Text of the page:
Henry Ireton, Parliamentary official and son in law of Oliver Cromwell, was buried in Henry VII's chapel in Westminster Abbey in 1652. However after the Restoration of Charles II to the throne the House of Commons voted on 4th December 1660 that Ireton's remains, with those of Cromwell and Judge Bradshaw, should be exhumed and the bodies hung at Tyburn (a gallows where Marble Arch in London now stands). The House of Lords concurred a few days later and Ireton and Cromwell were exhumed on 26th January 1661 and the bodies taken to the Red Lion Inn in Holborn. On the anniversary of the execution of King Charles I on 30th January the bodies were hung.
A 19th century stone over the vault where he was buried (now the Royal Air Force chapel) reads:
In this vault was interred Oliver Cromwell 1658 and in or near it Henry Ireton, his son in law 1651...
The date for Ireton is in Old Style dating, now 1652. The names of other members of Cromwell's family and army officers formerly buried here also appear on the stone.
Ireton had a stately monument, by sculptor William Wright, with effigies of him and his wife. This was mutilated not long after its erection and totally destroyed at the Restoration. A Latin inscription was printed on a broadside, which also included coats of arms "two bends in a field ermine" and "a fess with three mullets in chief" and crest of a squirrel cracking a nut, which may have been on this lost monument and this can be translated:
Beneath this dust are deposited the earthly remains of Henry Ireton, sacred to all eternity; envied by the present age, lamented by his descendants; the county of Nottinghamshire contains the fame of his noble birth but not even the whole of Britain can contain the fame of his deeds. Cromwell sensed his divine character when he received him as his son in law; it is doubtful whether father were more blessed in such a son in law, or son in law such a father. He dedicated his earliest, youthful years to academe. His gallantry took him next to the law courts, and thence to the battlefield, with the result that he seized from Apollo the palm for learning, and from Mars the palm for bravery. Thus by the sword he opened up the way to high office, and this great promoter of his own & his family's reputation enhanced the renown of his ancestors with his own deeds of renown. Ever pious in peacetime, & likewise prudent, valiant in battle & likewise blest, rarely defeated unless by treachery, never victorious unless with valour; wholly good amongst the best, he stone as the best amongst the good. Great-souled without pride, just without cruelty, forbearing towards individuals, he never prescribed laws more severe for others than for himself. Most skilled as a parliamentarian in England, most vigilant as commander in Ireland; though being at war with the Irish, he conducted affairs with such solicitude that he served (the country) by ruling, and ruled it by serving. Finally, his warlike hand had wrought so many victories and vanquished thousands of the enemy with a handful of soldiers, and he had displayed so many instances of astonishing courage, that you would have said that God Had Fought for Ireton and Ireton for God; But, oh, what a reversal of his triumphs! Having captured highly fortified strongholds, and having captured them again after they had been re-fortified, having almost despatched the enemy, their camps being destroyed and their cities having surrendered, and almost the whole of Ireland having been subjected, he was elevated from earthly to heavenly heights, amidst general lamentations, at the summons from those above, and attended by angels. He died on the 26th Nov. at Limerick, Ireland, being 42 years of age and was buried at Westminster on the 6th Feb. in the year of our Lord 1651. In eternal memory of this most noble hero, and lest so many illustrious and virtuous qualities be lost to his descendants, Hugh Peters inscribed this epigram at his own expense.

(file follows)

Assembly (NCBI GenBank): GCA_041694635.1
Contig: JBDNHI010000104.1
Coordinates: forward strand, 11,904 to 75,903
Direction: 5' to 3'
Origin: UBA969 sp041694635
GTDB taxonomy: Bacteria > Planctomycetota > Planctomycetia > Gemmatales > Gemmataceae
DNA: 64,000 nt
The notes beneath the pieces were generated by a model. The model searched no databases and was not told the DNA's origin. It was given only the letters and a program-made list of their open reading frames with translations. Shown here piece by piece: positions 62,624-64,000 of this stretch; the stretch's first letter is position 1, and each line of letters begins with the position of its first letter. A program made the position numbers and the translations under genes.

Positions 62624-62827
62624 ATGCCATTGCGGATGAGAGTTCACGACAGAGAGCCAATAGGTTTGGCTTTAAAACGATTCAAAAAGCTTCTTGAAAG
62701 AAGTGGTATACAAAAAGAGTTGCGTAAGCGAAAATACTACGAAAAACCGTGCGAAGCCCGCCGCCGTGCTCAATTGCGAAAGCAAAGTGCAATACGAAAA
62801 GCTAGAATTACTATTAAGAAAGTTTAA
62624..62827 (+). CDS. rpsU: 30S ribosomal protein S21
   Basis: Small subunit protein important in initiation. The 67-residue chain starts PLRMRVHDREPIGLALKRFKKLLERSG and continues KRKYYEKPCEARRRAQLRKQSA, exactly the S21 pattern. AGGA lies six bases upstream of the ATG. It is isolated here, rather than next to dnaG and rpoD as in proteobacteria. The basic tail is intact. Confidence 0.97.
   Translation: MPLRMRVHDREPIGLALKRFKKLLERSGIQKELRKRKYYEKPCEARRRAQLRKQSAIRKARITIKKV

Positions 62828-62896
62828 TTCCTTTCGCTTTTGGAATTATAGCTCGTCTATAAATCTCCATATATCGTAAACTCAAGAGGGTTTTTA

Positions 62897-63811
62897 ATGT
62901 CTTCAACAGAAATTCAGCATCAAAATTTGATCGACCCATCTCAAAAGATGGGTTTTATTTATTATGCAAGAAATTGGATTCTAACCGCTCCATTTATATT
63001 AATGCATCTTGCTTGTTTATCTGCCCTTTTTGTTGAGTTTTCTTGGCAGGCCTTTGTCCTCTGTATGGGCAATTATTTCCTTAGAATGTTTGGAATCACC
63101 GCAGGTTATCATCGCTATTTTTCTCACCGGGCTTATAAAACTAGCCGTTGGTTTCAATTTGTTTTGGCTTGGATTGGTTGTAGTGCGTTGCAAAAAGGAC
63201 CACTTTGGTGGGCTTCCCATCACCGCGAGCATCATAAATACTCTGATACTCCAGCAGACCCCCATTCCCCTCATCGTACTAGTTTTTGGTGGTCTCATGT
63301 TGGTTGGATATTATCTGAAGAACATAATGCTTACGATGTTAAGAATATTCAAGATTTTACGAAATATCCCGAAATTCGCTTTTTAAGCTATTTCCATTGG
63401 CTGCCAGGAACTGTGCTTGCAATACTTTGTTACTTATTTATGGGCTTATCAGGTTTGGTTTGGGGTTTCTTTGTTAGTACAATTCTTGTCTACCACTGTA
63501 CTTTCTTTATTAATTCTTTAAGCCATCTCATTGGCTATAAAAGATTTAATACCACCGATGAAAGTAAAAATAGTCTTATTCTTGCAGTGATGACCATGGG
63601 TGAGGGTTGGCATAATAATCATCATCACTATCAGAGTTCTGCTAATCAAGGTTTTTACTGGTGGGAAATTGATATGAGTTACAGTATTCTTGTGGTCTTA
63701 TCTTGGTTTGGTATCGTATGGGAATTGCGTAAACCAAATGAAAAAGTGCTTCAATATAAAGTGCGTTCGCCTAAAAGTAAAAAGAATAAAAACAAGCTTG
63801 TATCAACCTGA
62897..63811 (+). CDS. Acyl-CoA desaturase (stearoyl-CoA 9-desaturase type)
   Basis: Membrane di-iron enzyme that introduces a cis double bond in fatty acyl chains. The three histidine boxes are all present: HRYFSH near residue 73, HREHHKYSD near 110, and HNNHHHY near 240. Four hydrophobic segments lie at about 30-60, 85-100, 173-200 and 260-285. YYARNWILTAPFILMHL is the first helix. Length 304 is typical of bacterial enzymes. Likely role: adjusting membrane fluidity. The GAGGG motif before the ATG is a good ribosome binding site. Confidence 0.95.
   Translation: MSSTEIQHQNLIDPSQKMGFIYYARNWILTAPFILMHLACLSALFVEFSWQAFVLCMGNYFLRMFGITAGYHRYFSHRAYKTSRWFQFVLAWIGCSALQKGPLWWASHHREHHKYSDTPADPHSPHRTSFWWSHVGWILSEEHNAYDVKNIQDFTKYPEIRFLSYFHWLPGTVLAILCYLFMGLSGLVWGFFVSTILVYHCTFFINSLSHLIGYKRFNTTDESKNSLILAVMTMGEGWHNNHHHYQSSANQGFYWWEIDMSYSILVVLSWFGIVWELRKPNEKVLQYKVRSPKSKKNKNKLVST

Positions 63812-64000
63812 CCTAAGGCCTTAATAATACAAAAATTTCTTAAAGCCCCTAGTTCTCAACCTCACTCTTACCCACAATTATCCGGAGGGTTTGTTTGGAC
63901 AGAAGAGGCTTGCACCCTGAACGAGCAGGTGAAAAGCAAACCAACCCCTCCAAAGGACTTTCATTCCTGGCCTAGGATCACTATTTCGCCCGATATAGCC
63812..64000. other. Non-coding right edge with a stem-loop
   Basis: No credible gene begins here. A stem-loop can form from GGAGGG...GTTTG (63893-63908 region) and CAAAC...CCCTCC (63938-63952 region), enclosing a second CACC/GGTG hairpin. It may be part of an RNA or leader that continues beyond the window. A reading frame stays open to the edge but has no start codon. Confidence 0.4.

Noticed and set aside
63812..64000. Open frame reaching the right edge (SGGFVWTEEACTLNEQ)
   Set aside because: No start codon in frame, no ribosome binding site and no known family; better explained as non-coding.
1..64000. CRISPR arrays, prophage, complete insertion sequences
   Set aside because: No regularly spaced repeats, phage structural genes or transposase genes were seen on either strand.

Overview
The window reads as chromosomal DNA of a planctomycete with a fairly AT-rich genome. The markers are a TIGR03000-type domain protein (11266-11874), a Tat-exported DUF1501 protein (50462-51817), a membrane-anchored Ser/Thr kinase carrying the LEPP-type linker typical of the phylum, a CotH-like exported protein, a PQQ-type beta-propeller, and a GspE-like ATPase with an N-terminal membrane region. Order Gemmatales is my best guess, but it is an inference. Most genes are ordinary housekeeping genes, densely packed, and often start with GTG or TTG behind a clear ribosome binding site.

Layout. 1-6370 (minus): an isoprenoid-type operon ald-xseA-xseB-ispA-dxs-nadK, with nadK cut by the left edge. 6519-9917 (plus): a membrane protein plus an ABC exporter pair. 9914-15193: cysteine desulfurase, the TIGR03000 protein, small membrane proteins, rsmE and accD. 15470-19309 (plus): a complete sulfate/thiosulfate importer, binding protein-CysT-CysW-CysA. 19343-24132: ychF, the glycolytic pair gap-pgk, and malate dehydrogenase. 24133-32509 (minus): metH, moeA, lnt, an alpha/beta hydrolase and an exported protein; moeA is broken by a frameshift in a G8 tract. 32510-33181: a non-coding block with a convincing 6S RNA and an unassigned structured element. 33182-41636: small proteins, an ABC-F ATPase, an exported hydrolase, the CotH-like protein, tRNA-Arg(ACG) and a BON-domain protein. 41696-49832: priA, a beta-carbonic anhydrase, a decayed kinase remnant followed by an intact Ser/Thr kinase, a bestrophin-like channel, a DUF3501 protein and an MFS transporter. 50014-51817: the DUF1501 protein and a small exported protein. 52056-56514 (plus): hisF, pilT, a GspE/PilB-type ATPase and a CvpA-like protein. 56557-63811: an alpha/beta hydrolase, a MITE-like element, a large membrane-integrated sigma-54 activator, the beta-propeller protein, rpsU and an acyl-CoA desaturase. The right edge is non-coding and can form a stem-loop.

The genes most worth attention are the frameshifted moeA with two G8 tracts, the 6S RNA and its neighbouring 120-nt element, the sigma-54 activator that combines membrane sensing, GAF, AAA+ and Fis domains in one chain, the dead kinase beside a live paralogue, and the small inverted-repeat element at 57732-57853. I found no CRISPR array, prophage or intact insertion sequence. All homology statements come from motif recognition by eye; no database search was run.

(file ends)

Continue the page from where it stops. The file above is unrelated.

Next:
Ireton was born in 1611 at Attenborough in Nottingham, a son of German Ireton and his wife Jane. His brother John became mayor of London. Educated at Oxford he later practised as a lawyer and joined Cromwell's side in the English Civil War. He fought at the battles of Edgehill and Marston Moor. He married Oliver Cromwell's daughter Bridget (1624-62). Their son Henry married Katherine Powle and was gentleman of the horse to William III. Their daughters were Elizabeth, who married Thomas Polhill of Kent (a monument is in Otford church Kent), Jane who married Richard Lloyd, and Bridget who married Thomas Bendish. He was Member of Parliament for Appleby and tried to negotiate with Charles I but found this impossible and the king was executed in 1649. He was Cromwell's second in command in Ireland and owned a lot of land there. Catching a bad cold at the siege at Limerick he contracted a fever and died. The body was brought to Bristol and lay in state at Somerset House in London prior to interment in the Abbey.
His widow Bridget married Parliamentary General Charles Fleetwood in 1652. Their child Anne Fleetwood was one of those exhumed with the others. Bridget was buried at St Anne's church, Blackfriars in London. General Fleetwood married thirdly Mrs Mary Hartopp and died in 1692 being buried at Bunhill Fields, London.